Have 'we' done this to ourselves?
0 comment Tuesday, August 5, 2014 |
I had intended to write a piece commenting on Takuan Seiyo's latest installment of his Meccania to Atlantis series, but after having re-read his essay, I find myself unable to offer a detailed response; it's rather overwhelming.
The comment thread is not much help, either, as it is sidetracked at one point into a discussion of Bob Dylan's politics and philosophy.
(What is it, by the way, with Dylan and conservatives? I notice that What's Wrong With the World also had a thread about Dylan recently.
Like most people of my age, I used to like Dylan and I once thought he was quite profound -- at least when I didn't think he was being cryptic merely for the sake of it. But I was still quite young and quite naively liberal then. Nowadays I don't see him as any kind of conservative prophet as some seem to do.)
As to Seiyo's piece, I have to take issue with one thing, specifically, that he says
The West�s� original population � what we call for brevity�s sake "Whites" -- has given away the keys to its own home, and delights in being plundered. The ruling Body Snatchers have initiated and executed the plunder, but it�s the demos of democracy that has chosen those Body Snatchers and keeps them at the trough.''
I hear this and read this a lot, in one form or another. Have Whites really given away the keys to our own home knowingly, willingly, and do most of us 'delight in being plundered'? If this is so, or if Seiyo believes this (and others), then maybe it's pointless to even lament the fate of the West and of Whites. If our current fate is truly what 'we' want, and what we 'delight in', as he says, then let's just all stop talking about it and fretting over it and have an end-of-the-world party while we wait for the lights to go out.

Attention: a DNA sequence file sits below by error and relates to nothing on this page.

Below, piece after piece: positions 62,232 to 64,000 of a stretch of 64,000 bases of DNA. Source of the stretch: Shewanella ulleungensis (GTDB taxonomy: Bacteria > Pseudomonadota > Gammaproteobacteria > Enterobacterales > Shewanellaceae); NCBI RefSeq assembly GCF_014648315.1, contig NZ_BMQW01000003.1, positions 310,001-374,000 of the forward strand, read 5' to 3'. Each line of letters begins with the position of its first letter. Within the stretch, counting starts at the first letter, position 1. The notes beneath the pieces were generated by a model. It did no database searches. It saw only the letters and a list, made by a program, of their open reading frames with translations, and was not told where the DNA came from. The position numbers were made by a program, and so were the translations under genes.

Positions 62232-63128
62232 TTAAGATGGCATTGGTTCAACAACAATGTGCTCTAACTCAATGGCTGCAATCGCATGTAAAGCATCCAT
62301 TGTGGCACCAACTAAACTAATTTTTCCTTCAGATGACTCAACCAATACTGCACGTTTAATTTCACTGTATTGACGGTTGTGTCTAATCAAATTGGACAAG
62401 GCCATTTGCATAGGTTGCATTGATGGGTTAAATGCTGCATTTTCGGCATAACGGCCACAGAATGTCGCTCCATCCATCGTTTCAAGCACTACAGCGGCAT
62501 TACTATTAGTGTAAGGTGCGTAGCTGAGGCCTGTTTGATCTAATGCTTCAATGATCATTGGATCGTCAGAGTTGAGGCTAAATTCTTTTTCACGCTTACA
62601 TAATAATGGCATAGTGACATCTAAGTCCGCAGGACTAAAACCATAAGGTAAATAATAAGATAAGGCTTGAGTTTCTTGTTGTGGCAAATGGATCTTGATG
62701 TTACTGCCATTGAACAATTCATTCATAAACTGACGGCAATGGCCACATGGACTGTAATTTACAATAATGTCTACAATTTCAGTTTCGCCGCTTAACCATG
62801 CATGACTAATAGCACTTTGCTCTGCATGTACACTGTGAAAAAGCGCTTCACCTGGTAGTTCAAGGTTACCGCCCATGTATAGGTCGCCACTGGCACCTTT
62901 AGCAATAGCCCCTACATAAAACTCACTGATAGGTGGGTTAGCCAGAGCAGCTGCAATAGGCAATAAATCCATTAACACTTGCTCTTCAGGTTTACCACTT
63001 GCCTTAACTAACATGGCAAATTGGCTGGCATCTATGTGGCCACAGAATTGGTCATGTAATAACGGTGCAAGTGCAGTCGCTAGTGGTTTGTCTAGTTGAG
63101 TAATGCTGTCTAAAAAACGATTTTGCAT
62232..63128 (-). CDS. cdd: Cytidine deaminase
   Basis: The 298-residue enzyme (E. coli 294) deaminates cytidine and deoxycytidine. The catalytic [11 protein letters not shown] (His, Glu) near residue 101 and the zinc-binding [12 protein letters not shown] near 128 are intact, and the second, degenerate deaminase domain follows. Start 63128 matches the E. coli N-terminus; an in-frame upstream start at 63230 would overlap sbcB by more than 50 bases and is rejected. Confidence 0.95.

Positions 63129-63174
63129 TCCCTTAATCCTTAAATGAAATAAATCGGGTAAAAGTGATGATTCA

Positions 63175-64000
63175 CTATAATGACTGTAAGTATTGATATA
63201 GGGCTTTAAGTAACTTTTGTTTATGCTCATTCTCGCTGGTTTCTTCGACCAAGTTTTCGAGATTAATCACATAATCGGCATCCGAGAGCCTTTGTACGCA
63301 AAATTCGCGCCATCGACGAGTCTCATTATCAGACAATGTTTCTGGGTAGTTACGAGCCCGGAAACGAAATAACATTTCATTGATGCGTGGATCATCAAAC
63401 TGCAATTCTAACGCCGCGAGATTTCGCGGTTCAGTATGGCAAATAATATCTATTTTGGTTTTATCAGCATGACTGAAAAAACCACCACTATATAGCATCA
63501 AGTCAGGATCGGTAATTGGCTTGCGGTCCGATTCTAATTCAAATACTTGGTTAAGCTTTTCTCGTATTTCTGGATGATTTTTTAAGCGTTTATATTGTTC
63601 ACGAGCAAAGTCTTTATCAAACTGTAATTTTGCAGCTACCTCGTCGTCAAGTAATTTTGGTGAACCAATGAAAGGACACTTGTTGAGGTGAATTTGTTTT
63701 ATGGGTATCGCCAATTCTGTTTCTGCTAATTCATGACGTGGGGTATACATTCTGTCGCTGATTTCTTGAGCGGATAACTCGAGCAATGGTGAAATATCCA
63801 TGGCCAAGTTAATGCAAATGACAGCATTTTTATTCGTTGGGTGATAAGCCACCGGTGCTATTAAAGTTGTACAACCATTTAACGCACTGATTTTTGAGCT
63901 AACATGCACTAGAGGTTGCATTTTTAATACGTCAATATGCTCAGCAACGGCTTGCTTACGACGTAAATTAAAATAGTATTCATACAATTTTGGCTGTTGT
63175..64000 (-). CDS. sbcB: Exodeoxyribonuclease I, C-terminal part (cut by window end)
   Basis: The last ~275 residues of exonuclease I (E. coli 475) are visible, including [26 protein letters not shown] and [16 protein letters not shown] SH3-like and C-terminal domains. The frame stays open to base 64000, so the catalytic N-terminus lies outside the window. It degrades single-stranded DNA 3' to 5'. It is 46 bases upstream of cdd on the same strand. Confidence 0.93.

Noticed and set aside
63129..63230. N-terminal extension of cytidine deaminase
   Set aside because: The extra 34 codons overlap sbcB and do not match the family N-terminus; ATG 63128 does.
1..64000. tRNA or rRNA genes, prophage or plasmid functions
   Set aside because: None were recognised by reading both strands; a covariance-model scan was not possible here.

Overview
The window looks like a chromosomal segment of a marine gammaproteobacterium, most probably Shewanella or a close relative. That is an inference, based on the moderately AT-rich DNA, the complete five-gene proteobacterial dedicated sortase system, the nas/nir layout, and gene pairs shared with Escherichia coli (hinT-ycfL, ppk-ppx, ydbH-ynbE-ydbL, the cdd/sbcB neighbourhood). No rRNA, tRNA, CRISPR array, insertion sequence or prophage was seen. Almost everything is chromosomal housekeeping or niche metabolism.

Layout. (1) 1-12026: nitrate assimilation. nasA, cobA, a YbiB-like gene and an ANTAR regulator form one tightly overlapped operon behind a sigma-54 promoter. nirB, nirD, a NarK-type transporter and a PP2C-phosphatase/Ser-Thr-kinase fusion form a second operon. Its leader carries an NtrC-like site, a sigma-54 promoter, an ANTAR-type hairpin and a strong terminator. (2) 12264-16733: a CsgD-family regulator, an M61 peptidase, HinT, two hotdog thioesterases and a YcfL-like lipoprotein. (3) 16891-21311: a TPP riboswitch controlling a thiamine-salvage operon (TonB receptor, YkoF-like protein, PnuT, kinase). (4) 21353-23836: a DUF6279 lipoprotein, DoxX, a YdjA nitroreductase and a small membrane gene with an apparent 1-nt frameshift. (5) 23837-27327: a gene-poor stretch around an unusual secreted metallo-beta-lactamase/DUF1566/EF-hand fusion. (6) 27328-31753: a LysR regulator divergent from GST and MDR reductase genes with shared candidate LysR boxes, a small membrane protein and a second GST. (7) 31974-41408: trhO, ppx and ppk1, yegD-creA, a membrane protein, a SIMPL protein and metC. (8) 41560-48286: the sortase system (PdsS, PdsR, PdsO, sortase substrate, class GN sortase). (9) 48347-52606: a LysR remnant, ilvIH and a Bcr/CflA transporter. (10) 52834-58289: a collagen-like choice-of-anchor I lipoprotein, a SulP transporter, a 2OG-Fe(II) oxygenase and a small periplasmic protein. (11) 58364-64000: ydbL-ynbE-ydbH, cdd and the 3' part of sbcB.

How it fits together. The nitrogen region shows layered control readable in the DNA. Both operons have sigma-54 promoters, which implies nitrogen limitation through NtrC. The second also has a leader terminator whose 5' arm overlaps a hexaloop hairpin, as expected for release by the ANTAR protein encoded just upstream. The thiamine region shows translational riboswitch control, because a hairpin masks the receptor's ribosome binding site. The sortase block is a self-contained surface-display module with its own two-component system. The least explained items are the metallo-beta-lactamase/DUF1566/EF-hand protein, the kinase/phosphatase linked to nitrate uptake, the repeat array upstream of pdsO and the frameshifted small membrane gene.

I don't think it's as simple as that: that we've chosen it, with open eyes, and that we 'delight' in it. Do we?
How do we counter this idea, which is often expressed?
I also object, as I've said on comment threads before, to the often-stated claim that 'they [the Others of whatever kind] are not the problem; it's Whites who are the problem. We can't blame Them [the Others] for doing what they do; we have to blame our own.''
No, I don't agree. If my local law enforcement officers are lax in policing neighborhoods and turn a blind eye to crime under their noses, do I say that the burglars or home invaders or muggers in my neighborhood are 'not to blame' or 'not the problem'? Of course they are to blame, and of course they are the problem -- or part of it. But I can't go so far as to absolve the opportunists of their crimes just because law enforcement is lax and derelict in their duty. Granted, they are to blame in part, and should be called to account, but let's not let the criminals off the hook. Let's not excuse illegals, or minorities who work the system to shake the rest of us down. They are to blame, too. This cry of 'they aren't the problem' seems just like one more example of political correctness, of trying to shield the 'downtrodden' from any blame or culpability, and it is not right.
And as I've said before, if we can't even muster any sense of righteous indignation about what is being done to us, especially towards the people who are directly doing harm to us, then we may as well throw in the towel.
Any thoughts on Seiyo's piece? Or the questions I posed a couple of paragraphs ago?

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